To help with this issue, equipment manufacturers include a fuel/water separator on their machines. However, it’s not a complete solution on its own. It needs to be checked and drained daily. If it isn’t and the water level reaches the top of the separator, water will be forced through the separator and back into the fuel system, reaching vital components.
Water in the fuel can impact several different aspects of the machine:
- Most often, it will decrease the lubricity of the fuel. This causes damage to the needle valve inside the injector, which will become sticky and result in high return flow or high fuel delivery.
- The needle valve can also be damaged to the point it no longer seals properly, allowing the injector tip to leak.
- Metal from the needle valve damage or from other component damage can clog the nozzles, resulting in a distorted spray pattern. This will result in fuel being sprayed directly onto the piston surface or the cylinder wall.
- Fuel directly injected into the cylinder wall will cause cylinder wash, which is when the fuel washes the lubricant oil away. The result is poor lubrication between the piston and cylinder wall, causing wear. This inevitably leads to low compression, oil dilution and engine failure.
- In some cases, free water can be pushed into the injector. Excessive heat in the injector will cause this water to turn into steam and expand, triggering a failure in the injector tip.
- Excessive heat in the injector will cause the water to turn into steam and expand, triggering a failure in the injector tip.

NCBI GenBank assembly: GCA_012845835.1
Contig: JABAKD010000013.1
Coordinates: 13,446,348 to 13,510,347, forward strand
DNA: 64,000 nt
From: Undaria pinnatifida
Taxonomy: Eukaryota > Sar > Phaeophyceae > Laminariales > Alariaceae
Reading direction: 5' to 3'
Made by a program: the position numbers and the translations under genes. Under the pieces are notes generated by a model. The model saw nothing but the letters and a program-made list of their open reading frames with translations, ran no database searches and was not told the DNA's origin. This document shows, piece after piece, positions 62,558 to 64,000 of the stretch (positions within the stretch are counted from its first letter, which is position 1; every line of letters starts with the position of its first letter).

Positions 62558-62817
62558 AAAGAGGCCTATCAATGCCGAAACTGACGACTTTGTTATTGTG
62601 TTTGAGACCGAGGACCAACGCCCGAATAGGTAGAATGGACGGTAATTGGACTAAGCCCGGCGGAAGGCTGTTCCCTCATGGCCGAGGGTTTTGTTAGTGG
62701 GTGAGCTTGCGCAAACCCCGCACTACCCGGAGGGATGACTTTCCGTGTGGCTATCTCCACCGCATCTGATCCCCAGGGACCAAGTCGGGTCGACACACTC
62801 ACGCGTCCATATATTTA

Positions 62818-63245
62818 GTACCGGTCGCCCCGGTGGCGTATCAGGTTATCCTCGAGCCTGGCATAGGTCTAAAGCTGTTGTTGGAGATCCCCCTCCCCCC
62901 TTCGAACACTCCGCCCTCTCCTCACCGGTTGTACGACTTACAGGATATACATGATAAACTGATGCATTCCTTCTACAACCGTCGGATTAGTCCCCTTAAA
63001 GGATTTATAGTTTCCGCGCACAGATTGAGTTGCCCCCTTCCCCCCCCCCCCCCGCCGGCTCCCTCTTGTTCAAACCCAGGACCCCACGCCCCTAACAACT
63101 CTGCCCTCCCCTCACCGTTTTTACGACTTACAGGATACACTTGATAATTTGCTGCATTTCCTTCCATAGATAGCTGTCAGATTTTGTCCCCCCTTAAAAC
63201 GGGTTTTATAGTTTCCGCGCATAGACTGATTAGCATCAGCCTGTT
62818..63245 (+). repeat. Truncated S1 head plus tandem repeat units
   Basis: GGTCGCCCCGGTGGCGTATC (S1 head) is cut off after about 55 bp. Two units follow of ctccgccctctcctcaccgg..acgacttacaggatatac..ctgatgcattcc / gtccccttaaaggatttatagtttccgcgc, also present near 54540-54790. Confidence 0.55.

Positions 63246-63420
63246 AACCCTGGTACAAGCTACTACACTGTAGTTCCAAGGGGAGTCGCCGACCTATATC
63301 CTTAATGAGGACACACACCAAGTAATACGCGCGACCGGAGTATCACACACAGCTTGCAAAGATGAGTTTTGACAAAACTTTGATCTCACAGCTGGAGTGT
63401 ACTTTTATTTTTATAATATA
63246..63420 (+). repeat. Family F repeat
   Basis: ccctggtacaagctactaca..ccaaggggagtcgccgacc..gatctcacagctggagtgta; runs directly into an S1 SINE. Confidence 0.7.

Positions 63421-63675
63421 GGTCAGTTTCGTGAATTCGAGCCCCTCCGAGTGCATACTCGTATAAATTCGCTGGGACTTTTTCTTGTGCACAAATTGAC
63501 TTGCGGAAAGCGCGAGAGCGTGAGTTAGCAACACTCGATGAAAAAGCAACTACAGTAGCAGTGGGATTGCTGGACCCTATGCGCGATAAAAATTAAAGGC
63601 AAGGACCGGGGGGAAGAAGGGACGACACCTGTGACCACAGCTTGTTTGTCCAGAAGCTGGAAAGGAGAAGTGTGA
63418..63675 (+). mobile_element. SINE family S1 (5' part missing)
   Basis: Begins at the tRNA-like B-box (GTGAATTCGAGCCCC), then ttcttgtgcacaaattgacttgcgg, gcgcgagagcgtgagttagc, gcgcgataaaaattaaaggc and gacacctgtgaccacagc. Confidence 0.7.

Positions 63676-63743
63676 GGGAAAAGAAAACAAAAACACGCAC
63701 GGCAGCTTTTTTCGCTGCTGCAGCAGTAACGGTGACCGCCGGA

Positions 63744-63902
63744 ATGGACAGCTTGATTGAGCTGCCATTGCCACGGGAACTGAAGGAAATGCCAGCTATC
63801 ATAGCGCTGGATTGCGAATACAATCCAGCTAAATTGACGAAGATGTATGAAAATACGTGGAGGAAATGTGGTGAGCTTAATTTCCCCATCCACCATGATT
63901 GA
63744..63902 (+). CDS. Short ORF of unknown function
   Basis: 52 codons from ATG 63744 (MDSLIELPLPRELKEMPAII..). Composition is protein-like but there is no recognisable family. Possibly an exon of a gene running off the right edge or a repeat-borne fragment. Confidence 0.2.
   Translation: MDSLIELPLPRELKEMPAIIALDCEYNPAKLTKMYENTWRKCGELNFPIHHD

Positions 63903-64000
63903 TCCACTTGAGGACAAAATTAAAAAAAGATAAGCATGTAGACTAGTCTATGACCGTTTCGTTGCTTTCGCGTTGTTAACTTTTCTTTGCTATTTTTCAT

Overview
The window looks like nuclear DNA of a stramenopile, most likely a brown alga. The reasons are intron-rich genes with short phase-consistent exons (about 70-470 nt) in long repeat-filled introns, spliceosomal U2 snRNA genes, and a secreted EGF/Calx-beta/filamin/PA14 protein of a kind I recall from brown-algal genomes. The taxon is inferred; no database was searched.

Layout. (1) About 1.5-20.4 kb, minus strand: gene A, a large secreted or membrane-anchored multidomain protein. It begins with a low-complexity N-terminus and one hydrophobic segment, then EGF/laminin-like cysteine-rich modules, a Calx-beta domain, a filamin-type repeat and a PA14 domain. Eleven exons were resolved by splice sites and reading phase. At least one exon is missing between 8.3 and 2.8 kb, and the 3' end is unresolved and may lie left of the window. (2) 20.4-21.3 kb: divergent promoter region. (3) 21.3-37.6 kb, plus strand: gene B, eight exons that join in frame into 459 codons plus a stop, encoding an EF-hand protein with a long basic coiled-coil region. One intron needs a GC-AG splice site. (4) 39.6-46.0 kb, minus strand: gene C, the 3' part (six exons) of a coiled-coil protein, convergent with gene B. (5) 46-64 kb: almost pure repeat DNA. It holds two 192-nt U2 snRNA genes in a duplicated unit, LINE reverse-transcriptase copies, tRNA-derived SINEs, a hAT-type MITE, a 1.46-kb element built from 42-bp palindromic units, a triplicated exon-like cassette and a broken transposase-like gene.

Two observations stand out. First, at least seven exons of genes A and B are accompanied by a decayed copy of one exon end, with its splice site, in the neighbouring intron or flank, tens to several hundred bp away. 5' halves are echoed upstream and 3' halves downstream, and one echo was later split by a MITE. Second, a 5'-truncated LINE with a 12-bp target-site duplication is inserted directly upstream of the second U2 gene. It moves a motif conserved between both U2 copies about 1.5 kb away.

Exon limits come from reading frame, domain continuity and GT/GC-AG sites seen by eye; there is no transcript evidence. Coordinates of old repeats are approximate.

- Damage to the needle valve can prevent it from sealing properly when shut. This allows non-atomized fuel to leak onto the piston surface, resulting in a melted piston.
- Other contaminates, such as dust particles and low-quality diesel fuel with low lubricity properties, will damage the fuel system, as well.
For all these reasons, it’s critical to maintain a clean fuel system and frequently change fuel filters. In the case of Takeuchi, every machine has one to two fuel filters and a water separator. But while very effective at removing harmful contaminants and water, fuel filters cannot work effectively if they are not serviced regularly.
Ensuring that clean fuel is being used is the simplest and most important step. This includes using a trusted source that has clean and filtered fuel. When filling, it’s also necessary to have the fill neck screen in place to prevent large debris from entering the tank. Large debris can restrict the fuel flow from the tank or, depending on the material, can break down and become small enough to cause fuel system issues.
Most commonly, the first sign of engine failure from fuel contamination is multiple failed injectors. Though these are the same components, they operate separately and only have one thing in common: the fuel source.
If an operator starts to notice poor engine performance, excessive smoke, unnecessary regeneration requests or anything else abnormal, it is best to stop the engine before catastrophic damage occurs. The last thing a machine owner or operator wants is downtime because of failure. Some things are easily fixed, but an engine is not — a failed engine will cost a lot more than a minor work interruption.
Using clean and filtered fuel of the best quality is paramount and can save the owner thousands in repair costs along the way.